In an effort to improve the global competitiveness of the nation’s supply chains, a strategic partnership with the USC Marshall Center for Global Supply Chain Management was signed by U.S. Commerce Secretary Penny Pritzker on October 14.
The partnership with USC Marshall will allow for collaboration on digitalization of the nation’s supply chains, including applications related to IoT (Internet of Things).
“Through this new partnership, we hope to encourage ports around the country to increase efficiency by adopting new technologies that will provide more information on the flow of goods to port users and stakeholders,” said Secretary Pritzker. “The ability to move cargo quickly through our ports is critical to national and regional trade, economic growth, and our nation’s overall competitiveness.”
The Port of Los Angeles will test the capabilities of advanced digital technology to support efficiency, transparency and reliability in the maritime supply chain, according to Gene Seroka, executive director of the Port of Los Angeles.
“The Port of Los Angeles isn't just the nation's leading cargo port—it’s a laboratory for ideas and technologies that show how ports across America can thrive in the global marketplace for generations to come,” said Mayor Eric Garcetti.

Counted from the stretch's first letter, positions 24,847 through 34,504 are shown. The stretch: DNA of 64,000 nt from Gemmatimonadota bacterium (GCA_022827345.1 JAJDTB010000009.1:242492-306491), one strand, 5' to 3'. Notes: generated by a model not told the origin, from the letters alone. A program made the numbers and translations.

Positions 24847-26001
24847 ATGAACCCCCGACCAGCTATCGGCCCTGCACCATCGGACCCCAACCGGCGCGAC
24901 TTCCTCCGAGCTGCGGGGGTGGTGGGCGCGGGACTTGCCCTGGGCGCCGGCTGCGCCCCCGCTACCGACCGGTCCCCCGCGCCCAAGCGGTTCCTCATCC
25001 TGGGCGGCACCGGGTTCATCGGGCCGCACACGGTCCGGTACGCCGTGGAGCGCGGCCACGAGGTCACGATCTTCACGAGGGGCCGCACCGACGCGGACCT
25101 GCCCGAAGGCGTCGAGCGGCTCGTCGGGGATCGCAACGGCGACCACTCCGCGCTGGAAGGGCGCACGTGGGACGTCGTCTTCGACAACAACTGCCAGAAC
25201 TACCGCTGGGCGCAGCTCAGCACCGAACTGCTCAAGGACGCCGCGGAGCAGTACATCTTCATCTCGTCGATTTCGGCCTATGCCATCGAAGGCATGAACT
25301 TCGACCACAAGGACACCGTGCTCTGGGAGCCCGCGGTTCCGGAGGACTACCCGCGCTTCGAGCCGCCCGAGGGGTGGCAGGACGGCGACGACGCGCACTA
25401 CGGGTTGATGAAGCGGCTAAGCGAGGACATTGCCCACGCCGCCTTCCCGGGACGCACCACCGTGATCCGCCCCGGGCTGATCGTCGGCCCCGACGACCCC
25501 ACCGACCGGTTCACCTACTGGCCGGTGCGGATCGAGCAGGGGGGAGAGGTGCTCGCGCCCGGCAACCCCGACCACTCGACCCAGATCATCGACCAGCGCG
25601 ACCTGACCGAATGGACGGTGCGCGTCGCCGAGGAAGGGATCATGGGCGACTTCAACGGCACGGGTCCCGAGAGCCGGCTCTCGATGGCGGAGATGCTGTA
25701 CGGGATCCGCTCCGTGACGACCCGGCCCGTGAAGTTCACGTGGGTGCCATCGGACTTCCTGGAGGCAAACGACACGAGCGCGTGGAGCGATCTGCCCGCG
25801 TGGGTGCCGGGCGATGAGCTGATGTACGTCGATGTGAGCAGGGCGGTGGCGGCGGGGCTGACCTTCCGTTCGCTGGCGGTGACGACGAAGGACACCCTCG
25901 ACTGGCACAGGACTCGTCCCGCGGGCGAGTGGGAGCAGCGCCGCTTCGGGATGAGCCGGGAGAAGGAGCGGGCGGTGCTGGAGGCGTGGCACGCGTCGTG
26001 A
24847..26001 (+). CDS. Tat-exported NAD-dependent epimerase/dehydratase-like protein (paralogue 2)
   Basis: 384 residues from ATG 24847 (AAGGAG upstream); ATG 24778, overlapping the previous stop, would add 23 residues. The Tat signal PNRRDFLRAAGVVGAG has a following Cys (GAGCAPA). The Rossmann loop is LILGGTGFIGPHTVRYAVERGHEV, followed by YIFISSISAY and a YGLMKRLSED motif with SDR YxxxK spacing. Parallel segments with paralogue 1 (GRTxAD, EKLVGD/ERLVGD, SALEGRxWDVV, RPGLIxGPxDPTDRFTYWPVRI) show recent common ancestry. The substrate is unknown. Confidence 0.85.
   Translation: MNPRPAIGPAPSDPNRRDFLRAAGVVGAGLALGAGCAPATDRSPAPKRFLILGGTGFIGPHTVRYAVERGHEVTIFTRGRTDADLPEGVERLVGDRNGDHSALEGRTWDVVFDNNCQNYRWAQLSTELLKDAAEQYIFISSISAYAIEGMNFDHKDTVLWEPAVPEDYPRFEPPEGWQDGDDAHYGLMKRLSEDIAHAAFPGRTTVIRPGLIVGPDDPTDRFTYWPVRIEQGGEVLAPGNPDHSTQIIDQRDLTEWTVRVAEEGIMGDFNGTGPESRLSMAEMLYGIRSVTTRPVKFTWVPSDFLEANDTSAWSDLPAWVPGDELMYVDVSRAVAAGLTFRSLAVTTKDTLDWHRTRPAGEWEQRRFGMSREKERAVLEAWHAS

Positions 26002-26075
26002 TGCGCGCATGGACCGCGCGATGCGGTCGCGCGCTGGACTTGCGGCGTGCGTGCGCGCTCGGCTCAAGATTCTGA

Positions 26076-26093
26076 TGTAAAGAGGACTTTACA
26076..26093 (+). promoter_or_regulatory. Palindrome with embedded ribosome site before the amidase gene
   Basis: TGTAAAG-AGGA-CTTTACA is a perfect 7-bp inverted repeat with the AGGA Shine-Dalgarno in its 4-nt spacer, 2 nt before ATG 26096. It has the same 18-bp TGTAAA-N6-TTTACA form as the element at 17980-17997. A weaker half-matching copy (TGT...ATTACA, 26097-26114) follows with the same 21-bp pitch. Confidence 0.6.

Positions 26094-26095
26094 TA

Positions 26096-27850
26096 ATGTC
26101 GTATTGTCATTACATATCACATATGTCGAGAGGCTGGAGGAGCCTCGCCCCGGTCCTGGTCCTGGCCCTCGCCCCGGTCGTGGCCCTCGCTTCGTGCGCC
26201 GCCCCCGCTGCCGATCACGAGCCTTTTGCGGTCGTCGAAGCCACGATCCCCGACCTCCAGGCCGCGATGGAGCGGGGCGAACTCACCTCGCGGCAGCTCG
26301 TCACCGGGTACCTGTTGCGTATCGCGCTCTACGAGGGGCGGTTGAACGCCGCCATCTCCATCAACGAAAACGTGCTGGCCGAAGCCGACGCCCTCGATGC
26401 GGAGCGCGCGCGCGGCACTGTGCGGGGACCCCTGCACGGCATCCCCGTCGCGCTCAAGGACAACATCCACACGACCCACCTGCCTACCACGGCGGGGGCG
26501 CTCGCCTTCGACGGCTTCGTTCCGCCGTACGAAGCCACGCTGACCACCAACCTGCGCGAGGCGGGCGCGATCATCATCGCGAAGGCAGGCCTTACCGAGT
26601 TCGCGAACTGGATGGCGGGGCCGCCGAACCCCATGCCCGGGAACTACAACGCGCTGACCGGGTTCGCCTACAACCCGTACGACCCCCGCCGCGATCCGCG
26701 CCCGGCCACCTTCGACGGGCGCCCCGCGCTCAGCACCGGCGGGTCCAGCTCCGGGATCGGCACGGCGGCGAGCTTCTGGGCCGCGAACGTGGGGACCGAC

The Center for Global Supply Chain Management at the USC Marshall School of Business has worked with the Port of Los Angeles and Port of Long Beach on multi-year research projects to develop efficiencies and solutions for improved cargo flow and environmental sustainability for three years. The Center has hosted the annual Global Supply Chain Management Excellence Summit since 2012, bringing together key supply chain stakeholders to network and share knowledge.
The first formal event of the partnership will be the Port Community IT Systems Exhibition and Technology Challenge at USC on Nov. 18-20. The gathering will open with a symposium offering leaders from ports communities and supply chain owner organizations, as well as public policy and academic experts a chance to explore how digital innovations can increase port operating efficiencies and reduce overall supply chain congestion.